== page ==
On behalf of Megan Rachel
In Everett v. Everett, the Court of Appeals of Texas, El Paso, reversed an order by the trial court which clarified the parties’ divorce decree by increasing the ex-husband’s spousal maintenance payments to the ex-wife. The appellate court stated that the order was not permitted under Texas procedures for clarifying orders pertaining to debt division of marital estates and modification of spousal maintenance awards.
The parties were divorced in 2010. Under the terms of the divorce decree, the ex-wife was awarded the marital residence in Trophy Club, Texas, but required to obtain financing to purchase the property within one year after the date of the decree. If financing was not obtained by the stated deadline, the decree provided that the property would be listed for sale.
The ex-husband was ordered to pay the ad valorem taxes on the property for 36 months, but the decree provided that this obligation would cease if during this period the ex-wife either remarried or resided with another man. The ex-husband was also ordered to pay spousal maintenance to the ex-wife for 36 months.
After the one-year deadline expired, the ex-husband brought a petition to enforce the sale of the residence, alleging that the ex-wife had not secured financing for the home. After a hearing, the trial court ordered the house sold, and, if sold within 36 months after the date of the divorce decree, the ex-husband was ordered to continue making monthly payments in an amount equal to one-twelfth of the total annual property taxes due on the property as a form of additional spousal support. The tax payments would only terminate sooner only if the ex-wife either remarried or cohabitated with another man.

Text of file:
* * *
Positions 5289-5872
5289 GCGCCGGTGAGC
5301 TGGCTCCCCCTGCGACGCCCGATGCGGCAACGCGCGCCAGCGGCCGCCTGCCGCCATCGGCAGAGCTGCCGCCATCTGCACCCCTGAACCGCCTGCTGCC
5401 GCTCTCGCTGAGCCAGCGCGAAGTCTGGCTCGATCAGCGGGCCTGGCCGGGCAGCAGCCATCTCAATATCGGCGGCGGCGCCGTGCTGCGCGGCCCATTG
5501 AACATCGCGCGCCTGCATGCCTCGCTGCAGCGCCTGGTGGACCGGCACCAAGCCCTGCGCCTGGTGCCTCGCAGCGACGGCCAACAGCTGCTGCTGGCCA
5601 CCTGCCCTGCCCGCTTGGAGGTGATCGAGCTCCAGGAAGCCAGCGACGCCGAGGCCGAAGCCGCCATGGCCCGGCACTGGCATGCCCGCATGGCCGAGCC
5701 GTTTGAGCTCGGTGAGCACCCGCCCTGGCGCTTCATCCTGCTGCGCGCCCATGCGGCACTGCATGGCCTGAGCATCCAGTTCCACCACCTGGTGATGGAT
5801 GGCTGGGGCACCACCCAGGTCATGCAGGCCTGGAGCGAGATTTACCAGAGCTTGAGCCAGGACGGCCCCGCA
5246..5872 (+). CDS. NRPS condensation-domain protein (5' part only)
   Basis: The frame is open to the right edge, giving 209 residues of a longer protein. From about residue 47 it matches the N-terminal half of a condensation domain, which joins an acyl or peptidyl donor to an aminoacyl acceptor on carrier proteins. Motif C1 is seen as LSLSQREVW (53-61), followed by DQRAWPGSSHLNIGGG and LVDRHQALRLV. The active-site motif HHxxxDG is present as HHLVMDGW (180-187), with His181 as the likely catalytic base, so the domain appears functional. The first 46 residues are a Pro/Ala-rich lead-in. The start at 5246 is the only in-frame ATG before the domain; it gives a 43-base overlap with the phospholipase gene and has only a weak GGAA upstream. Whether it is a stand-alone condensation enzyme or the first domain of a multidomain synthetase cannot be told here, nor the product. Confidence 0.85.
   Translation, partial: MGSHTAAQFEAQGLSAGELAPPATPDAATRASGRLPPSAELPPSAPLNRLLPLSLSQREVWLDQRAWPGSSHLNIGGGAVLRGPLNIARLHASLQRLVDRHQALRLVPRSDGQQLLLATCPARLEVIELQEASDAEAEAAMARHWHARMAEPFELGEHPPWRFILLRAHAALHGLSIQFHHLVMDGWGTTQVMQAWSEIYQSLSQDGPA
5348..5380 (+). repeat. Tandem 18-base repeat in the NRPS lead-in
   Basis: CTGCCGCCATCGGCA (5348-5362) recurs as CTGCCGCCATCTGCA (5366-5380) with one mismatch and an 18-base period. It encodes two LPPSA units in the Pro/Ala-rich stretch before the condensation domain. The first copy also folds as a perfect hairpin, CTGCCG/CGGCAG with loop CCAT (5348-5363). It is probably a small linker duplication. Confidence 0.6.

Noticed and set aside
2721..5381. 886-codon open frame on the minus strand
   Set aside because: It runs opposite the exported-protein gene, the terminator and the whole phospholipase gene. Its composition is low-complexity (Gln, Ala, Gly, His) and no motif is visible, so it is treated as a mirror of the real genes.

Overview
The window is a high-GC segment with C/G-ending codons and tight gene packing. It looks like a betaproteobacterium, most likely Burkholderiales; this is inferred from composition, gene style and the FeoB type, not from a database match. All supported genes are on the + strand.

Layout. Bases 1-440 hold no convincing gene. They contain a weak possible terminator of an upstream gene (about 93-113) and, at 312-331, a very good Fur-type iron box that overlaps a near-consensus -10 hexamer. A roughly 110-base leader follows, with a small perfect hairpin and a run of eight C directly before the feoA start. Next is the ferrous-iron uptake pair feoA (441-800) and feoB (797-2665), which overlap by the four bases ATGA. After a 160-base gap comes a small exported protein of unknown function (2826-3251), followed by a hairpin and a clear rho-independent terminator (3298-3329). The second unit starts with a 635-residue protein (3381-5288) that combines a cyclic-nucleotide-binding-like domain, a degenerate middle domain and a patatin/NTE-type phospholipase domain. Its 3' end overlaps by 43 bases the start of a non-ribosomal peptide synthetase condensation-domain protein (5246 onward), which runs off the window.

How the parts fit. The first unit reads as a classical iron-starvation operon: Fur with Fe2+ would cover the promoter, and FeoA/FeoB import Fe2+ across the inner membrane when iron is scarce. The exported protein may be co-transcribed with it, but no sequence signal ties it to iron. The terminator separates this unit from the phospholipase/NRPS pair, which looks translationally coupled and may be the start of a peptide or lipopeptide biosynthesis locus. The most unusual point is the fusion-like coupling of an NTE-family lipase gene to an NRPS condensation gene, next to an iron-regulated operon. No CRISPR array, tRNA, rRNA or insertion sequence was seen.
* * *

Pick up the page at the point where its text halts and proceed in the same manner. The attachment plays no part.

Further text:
The ex-husband filed an appeal in the Court of Appeals.
The ex-husband raised two issues on appeal. First, he argued that the trial court’s clarifying order increasing his spousal maintenance payments upon the sale of the property was an abuse of discretion. The Court of Appeals agreed. The Court of Appeals stated that under Texas law a trial court cannot subsequently amend a previous division of the marital estate after it has been approved in a divorce decree. If the original property division order was ambiguous, the trial court may subsequently issue a clarifying order, but only if the order lacks sufficient specificity to be capable of enforcement in contempt proceedings.
The Court of Appeals ruled that it was an abuse of discretion for the trial court to convert a debt obligation-property tax payments-into spousal maintenance. The trial court’s order improperly went beyond clarification, the appellate court said, by altering the substantive division of property.
The Court of Appeals also agreed with the ex-husband’s contention that the trial court abused its discretion by modifying the amount of his spousal maintenance obligation without providing notice to either party prior to the hearing that the issue of modification of spousal maintenance was being considered by the court.
Individuals facing issues relating divorce and other domestic relations matters are urged to consult with a competent attorney, experienced in such matters for the protection of their legal rights.